Knowing Your Child: Awareness Can Revitalize Your Fathering

by Dr. Ken Canfield

How important is it for us to be aware fathers? Sadly, many fathers may not realize it until they have missed something in a child’s life.

Robert grew up in a town where there was a special tradition on the high school football team. Before the seniors played their final home game, each boy’s father would get to take the microphone and announce his son’s name, number and position over the public address system. It was a tradition, and those boys looked forward to that moment from the time they were tossing the football in the elementary playground. They were thinking: “Some day my dad is going to get to go out there and say my name, my number and position.”

Robert wasn’t very big or extremely quick, so he was on the second string, but he loved the game of football and enjoyed the chance to play. Before his final home game, Robert stood proudly out on the field as the microphone was passed down the row. Finally, it was his father’s turn.

“Well,” his dad said a little hesitantly, “my son’s name is Robby Harmon, and his number is … twenty-two … and he plays … well … I think he plays … halfback?” He laughed nervously, and a tense hush fell over the people in the stands.

But out on the field, number twenty-two—a defensive safety—felt like someone had just stuck a knife in his stomach. It was obvious that his father had little idea about who he was and the dreams and desires that were important to him. Some forty years later, Robert can’t tell this story without a lump swelling in his throat and a tear coming to his eye.

How important is it for us to stay up to date on the events, thoughts, and emotions in our children’s lives? This kind of information may seem trivial, but we can be sure that our awareness will come back and impact our kids.

Fatherhood is an education in many ways. You gather your family around the table and have everyone share an experience or thought they’ve had that day. You watch your child playing and observe his imagination and creative abilities. You visit your child’s school room, meet her teacher and learn about her daily schedule. You take your child to lunch and ask him to bring along his new friend. Or maybe you don’t see your child every day, or even every week, but you commit to regular phone calls and dinner dates so you can keep up with her ever-changing world.

2 Kinds of Awareness

Awareness of our children comes in two different forms—general and specific. For the sake of comparison, consider the knowledge we have about automobiles. General awareness is like basic auto mechanics—knowing how engines and chassis fit together and operate, and what’s likely to happen as the mileage increases. Specific awareness would be knowing that the brakes on your year’s make and model need replacing more often, you have to jiggle the latch to get the hood open, and it needs to warm up at least eight minutes on a cold day.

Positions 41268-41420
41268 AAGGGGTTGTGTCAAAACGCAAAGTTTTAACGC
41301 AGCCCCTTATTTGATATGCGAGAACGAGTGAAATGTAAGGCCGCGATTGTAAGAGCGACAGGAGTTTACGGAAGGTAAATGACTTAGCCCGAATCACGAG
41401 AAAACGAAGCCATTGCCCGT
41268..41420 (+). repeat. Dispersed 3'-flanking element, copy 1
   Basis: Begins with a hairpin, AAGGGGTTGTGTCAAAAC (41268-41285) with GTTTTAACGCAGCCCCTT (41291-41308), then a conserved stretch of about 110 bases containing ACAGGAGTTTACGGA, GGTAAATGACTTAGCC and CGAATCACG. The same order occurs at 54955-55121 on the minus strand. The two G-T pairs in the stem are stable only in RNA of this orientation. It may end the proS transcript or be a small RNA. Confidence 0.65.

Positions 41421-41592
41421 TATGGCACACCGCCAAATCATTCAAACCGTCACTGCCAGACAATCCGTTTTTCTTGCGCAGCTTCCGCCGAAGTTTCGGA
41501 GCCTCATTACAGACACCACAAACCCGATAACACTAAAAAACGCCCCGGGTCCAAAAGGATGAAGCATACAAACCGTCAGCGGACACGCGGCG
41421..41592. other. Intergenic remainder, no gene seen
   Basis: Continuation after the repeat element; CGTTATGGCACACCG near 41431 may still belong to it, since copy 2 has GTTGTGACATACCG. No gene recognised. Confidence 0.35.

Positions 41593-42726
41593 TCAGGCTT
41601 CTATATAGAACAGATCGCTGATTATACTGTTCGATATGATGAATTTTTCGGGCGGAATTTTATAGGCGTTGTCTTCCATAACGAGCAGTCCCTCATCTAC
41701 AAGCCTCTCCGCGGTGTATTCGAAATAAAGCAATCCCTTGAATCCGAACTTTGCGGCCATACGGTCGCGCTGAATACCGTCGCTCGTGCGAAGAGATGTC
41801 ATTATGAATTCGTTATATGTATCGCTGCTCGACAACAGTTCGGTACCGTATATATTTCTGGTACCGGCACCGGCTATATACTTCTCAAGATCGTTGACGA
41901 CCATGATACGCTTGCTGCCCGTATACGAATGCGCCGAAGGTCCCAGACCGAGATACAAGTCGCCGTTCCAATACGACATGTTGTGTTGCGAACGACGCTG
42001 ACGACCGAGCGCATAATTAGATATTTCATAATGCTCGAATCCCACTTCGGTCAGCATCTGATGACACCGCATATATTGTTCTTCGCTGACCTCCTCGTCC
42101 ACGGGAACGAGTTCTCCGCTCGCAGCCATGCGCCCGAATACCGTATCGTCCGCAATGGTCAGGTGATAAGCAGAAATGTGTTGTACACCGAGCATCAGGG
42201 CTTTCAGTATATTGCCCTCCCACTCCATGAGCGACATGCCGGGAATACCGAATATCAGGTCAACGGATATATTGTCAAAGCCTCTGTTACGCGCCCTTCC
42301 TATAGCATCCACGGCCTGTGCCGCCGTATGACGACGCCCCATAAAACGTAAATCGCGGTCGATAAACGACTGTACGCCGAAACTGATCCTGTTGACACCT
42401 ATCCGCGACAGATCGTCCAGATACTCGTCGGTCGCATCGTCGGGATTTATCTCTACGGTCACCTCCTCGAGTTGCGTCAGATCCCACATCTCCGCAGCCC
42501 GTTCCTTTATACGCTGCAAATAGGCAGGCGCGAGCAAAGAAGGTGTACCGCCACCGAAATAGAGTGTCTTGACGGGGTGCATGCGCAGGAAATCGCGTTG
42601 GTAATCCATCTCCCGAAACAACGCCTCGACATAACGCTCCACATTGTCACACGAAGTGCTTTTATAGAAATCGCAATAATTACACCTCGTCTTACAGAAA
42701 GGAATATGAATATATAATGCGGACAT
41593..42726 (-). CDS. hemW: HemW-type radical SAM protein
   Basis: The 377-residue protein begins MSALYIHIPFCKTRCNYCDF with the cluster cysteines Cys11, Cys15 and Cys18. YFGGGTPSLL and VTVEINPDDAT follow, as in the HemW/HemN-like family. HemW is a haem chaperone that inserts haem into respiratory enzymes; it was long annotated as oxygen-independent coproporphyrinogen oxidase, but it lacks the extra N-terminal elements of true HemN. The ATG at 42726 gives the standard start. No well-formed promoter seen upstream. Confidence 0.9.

General awareness tells us the basics: the needs of children, the ways they will likely change as they grow and mature, and their physical and intellectual capacities at particular ages and levels of development. We’d know that, for instance, a 9-year-old’s social development involves clubs and group activities, that his enthusiasm often runs faster than his abilities, and he often wants to be like his peers.

We find out that kind of information from books, seminars, and basic psychology texts, but also from the people around us: our children’s mother, our parents, teachers, and other dads who have “been there, done that.”

General awareness provides an overview—a road map—of a child’s development. But a general understanding must ultimately be tested specifically, on our own children. Knowing what’s typical for a child of a certain age is one thing; knowing how each child is and is not typical is another matter. We need to take into account the unique and changing level of maturity, emotional makeup, intellectual capacity, and individual needs of each of our children.

Carl has two young daughters. Kate is four, and has always been very outgoing and verbally oriented. As she grew, Kate learned to solve problems using her verbal skills—trying to talk Grandma into giving her what she wanted and telling Daddy “white lies” when she needed to. Brenda, Carl’s younger daughter, only allows a select few people to hold her. She’s very action-oriented: at two-and-a-half, she can nearly outrun her sister; when she wants something, her natural inclination is to just go get it.